by Kaveh L. Afrasiabi
On October 3, 2018, the International Court of Justice (ICJ) delivered a stinging setback to the Trump administration’s bellicose policy toward Iran. The ICJ ordered the United States to respect humanitarian norms by suspending its sanctions on Iran in a number of key areas, including food, medicine, and aircraft spare parts. Although this “provisional” or “interim” ruling fell short of meeting all of Iran’s demands in its complaint against Washington in the ICJ based on the 1955 US-Iran Treaty of Amity, it nonetheless delivers enough (both direct and indirect) benefits to Iran to enable it to legitimately declare victory, despite U.S. claims to the contrary.
Iran seeks an order that the United States be restrained from continuing to engage in the harmful acts that clearly violate the two countries’ 1955 Treaty of Amity. That treaty, ratified by the US Senate in 1956, is aimed at promoting “mutually beneficial trade and investments and closer economic intercourse generally.”
In a nutshell, the treaty guarantees three sets of rights with respect to Iranian nationals and companies. First, it requires the United States to accord fair and equitable treatment to Iranian nationals and companies and to their property and enterprises. Second, it prohibits unreasonable or discriminatory measures that would impair the legally acquired rights and interests of Iranian nationals and companies. Third, it requires the United States to ensure that the lawful contractual rights of Iranian nationals and companies will be effectively enforced. Article IX of the Treaty also requires Washington to accord to Iranian nationals and companies treatment no less favorable than that accorded to nationals and companies of any other state with respect to all matters relating to the import and export of goods.
In its order, the ICJ noted that “the measures adopted by the United States have the potential to endanger civil aviation safety in Iran and the lives of its users to the extent that they prevent Iranian airlines from acquiring spare parts and other necessary equipment.” It also noted that the “restrictions on the importation and purchase of goods required for humanitarian needs, such as foodstuffs and medicines, including life-saving medicines, treatment for chronic disease or preventive care, and medical equipment, may have a serious detrimental impact on the health and lives of individuals on the territory of Iran.” It ruled that the United States “must remove any impediments” to Iran’s import of medicines and medical devices, foodstuffs and agricultural commodities, and spare parts, equipment, and related services needed by the civil aviation industry. Finally, it ordered Washington to ensure that licenses and payments covering these goods and services are not restricted.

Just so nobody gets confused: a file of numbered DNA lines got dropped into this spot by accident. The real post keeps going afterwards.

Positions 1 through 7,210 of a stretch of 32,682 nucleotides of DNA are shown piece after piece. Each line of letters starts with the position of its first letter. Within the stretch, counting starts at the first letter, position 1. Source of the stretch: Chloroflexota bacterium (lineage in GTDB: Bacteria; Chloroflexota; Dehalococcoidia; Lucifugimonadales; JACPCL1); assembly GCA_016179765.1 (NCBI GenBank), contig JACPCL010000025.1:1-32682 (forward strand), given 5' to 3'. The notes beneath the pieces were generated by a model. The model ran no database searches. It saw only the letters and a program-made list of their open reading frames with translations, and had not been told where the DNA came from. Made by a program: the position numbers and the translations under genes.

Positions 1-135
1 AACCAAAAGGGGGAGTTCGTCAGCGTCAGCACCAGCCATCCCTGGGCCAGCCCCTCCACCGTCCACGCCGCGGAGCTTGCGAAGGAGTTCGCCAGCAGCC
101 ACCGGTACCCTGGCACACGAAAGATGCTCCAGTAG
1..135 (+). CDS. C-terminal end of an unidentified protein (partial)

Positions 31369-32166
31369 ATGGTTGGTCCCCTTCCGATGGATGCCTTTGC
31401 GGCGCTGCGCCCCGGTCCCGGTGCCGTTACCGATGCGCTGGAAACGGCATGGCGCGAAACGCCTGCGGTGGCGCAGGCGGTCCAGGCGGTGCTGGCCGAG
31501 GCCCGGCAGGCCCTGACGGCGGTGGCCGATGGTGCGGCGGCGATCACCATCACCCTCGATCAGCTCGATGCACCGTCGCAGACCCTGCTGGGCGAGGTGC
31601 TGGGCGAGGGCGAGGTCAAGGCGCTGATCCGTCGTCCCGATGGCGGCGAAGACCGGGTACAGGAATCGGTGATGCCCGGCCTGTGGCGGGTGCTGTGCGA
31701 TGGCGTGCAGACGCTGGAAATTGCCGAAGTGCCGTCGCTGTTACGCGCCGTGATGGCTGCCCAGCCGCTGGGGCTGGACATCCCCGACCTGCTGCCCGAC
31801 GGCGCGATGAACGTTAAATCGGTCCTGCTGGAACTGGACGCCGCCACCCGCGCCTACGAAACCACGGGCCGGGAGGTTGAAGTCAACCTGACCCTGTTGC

As expected, both Secretary of State Mike Pompeo and National Security Advisor John Bolton not only questioned the court’s “jurisdiction” but also announced Washington’s withdrawal from the 1955 treaty (which, ironically, was signed only two years after the Central Intelligence Agency helped organize and carry out a coup against the democratically elected government in Tehran). The Treaty’s unilateral demise does not, however, translate into a fatal blow to Iran’s complaint. The retrospective withdrawal is immaterial to the legal context of new U.S. sanctions on Iran contested in Iran’s complaint. Following a long tradition in international law, the court decides the merits of a case according to existing agreements or treaties at the time of the dispute and not the subsequent, post-litigation, developments. In other words, the treaty will continue to be relevant to the court’s future proceedings on the case, particularly now that the initial ruling favors Iran on some issues. Per the court’s tradition, it is sufficient that the rights asserted be “grounded in a possible interpretation” of the treaty invoked. The injunction issued against the United States centers on Article 41 of the statute: “when irreparable prejudice could be caused to rights.”